Arizona has been home to Native Americans for thousands of years. Over 250,000 individuals representing twenty-one federally recognized tribes call the state home, from the Akimel O’odham to the Zuni.
These tribes have histories rich with tradition, and many keep libraries to preserve and make accessible the stories and texts of their cultures as well as give community members access to the world of information through literature and web-enabled computers. And yet, strategies for developing and preserving these libraries have not always been prioritized.
How essential are these resources and what value do they represent to their tribes and to Arizona? Sandy Littletree, program manager for the Knowledge River Project at the UA School of Information Resources and Library Science (SIRLS), and graduate student Jamie A. Lee have launched a project to unearth the value of these treasures and develop a better understanding of the role of the library in these cultures.
The two are heading up "Stories of Arizona’s Tribal Libraries: An Oral History Project," an effort to record the oral histories of tribal elders, librarians and other tribal community members detailing the important role their libraries have long held in communities throughout the state.
The project – for which Littletree and Lee received an $8,400 grant from the Arizona State Library – is meant to "demonstrate that these libraries are indeed a vital and valuable part of the community and the state of Arizona," said Littletree, who manages the Knowledge River program.
Together, they plan to engage about four other nations in Arizona.
“So far, we have only collected oral histories from the San Carlos Public Library on the San Carlos Apache Nation and the Fort McDowell Yavapai Nation,” says Lee. “We have approval from the Colorado River Indian Tribes and the Navajo Nation. We have other tribal councils reviewing the proposal and hope to hear from them this fall as well.”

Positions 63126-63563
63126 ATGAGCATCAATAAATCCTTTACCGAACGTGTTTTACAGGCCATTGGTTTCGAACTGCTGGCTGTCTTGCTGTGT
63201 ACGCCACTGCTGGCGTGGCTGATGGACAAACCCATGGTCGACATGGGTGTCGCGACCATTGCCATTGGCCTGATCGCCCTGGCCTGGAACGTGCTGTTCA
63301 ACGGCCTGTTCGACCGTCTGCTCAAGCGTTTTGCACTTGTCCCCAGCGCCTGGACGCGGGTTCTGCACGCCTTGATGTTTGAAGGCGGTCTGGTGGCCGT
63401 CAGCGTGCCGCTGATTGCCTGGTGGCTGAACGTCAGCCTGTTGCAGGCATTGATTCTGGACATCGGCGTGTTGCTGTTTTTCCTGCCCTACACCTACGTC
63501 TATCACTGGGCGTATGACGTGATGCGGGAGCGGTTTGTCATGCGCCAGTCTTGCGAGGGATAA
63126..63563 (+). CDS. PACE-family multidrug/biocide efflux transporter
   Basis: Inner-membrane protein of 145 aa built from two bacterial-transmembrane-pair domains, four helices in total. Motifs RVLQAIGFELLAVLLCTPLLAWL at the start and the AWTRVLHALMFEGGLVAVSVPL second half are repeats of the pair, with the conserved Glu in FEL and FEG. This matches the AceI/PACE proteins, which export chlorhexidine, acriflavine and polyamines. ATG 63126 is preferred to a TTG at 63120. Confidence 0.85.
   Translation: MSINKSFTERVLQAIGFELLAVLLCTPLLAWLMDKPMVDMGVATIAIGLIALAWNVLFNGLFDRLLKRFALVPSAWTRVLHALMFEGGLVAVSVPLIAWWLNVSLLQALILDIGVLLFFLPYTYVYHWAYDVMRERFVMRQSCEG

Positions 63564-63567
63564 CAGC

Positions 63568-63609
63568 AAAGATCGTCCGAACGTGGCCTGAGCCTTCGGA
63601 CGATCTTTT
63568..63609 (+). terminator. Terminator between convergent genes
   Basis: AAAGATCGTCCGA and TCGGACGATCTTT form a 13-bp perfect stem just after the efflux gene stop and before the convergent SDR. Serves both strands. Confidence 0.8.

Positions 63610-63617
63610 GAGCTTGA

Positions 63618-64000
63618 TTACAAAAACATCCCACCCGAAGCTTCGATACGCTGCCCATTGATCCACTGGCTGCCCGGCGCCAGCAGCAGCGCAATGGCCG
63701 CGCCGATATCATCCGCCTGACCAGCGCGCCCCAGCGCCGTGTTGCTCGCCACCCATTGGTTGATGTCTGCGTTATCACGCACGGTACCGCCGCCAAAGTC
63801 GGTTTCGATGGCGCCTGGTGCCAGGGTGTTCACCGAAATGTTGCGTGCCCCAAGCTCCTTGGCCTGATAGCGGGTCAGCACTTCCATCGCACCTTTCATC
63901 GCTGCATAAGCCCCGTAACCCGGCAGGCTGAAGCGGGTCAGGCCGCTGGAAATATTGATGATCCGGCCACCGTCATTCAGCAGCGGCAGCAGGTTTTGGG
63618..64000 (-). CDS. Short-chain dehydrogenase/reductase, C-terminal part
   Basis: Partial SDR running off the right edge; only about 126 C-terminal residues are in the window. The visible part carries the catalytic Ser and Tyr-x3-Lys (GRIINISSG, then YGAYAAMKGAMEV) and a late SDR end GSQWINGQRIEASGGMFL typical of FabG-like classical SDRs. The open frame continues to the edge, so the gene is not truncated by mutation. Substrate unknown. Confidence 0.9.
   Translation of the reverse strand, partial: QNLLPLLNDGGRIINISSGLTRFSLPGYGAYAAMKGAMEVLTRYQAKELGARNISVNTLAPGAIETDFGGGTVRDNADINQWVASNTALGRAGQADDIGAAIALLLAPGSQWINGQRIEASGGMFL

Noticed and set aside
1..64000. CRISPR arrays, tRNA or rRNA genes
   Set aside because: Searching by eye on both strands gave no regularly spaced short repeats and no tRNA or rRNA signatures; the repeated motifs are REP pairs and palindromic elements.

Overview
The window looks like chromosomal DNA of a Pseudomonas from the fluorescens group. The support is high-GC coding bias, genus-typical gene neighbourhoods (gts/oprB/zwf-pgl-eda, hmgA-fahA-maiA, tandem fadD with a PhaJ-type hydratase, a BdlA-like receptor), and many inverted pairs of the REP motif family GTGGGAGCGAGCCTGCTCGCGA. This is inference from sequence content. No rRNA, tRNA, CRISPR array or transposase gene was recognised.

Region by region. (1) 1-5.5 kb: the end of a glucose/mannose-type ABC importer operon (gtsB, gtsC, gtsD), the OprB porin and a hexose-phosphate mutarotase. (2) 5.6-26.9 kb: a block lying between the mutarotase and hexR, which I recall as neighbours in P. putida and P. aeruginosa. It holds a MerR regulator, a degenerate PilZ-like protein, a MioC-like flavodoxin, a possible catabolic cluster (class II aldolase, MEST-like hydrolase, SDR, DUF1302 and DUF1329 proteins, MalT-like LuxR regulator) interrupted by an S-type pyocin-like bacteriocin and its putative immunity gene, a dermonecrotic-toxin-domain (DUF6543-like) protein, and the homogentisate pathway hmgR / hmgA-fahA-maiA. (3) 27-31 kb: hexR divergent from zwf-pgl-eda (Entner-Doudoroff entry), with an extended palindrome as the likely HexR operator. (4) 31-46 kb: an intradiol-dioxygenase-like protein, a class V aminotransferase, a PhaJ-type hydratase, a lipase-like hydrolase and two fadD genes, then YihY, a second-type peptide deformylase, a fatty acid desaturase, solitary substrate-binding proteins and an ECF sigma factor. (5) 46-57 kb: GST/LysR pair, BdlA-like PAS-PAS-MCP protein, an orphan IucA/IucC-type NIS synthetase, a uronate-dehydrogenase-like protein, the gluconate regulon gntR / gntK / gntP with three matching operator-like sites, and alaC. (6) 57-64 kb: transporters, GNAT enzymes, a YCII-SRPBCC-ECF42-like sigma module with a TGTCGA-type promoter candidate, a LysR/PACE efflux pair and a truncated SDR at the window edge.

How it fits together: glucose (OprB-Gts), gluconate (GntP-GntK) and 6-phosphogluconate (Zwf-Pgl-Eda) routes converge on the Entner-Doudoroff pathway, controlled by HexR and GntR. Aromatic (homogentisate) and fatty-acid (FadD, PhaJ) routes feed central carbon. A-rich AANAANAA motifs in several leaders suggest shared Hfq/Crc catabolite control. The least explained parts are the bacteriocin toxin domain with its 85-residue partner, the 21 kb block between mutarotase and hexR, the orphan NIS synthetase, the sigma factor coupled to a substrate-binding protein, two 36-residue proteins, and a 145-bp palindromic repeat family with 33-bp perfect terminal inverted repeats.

Some tribal libraries were initially launched by the U.S. Bureau of Indian Affairs, or BIA, during the late 19th century, with the Colorado River Indian Tribes in Arizona being the first tribal library ever established. Today, more than one dozen tribal libraries exist in Arizona.
Most maintain collections of books and journals written by American Indian authors. All of the libraries are designed to meet the unique information needs of their communities. They house everything from resources to connect to the culture, to books for children, teens and families, to materials for job seekers and those searching for medical information.. Some have extensive video and audio collections, often times containing interviews with elders and other tribal members.
Littletree and Lee agree on the importance of understanding both the similarities and differences tribal libraries share in addition to their community-specific importance.
This is part of the reason why oral histories become crucial.
Lee says she was especially drawn to the project because of the power of both digital documentation and storytelling, particularly when working with underrepresented populations. And her passion is taking her far, as she also has been named a Smithsonian National Museum of the American Indian summer internship recipient. Her fellowship with the museum's media initiatives unit will involve working with oral histories to expand a database centered on indigenous media.
“I would love to see the Stories of Arizona's Tribal Libraries Oral History Project become a living and breathing digital archive,” she says. “Not only would it share the histories of Arizona's Tribal Libraries, but it would also become a space for tribal community involvement with ongoing oral history collection documenting the changes that are taking place as traditional histories and memories connect with emerging technologies in new and meaningful ways.”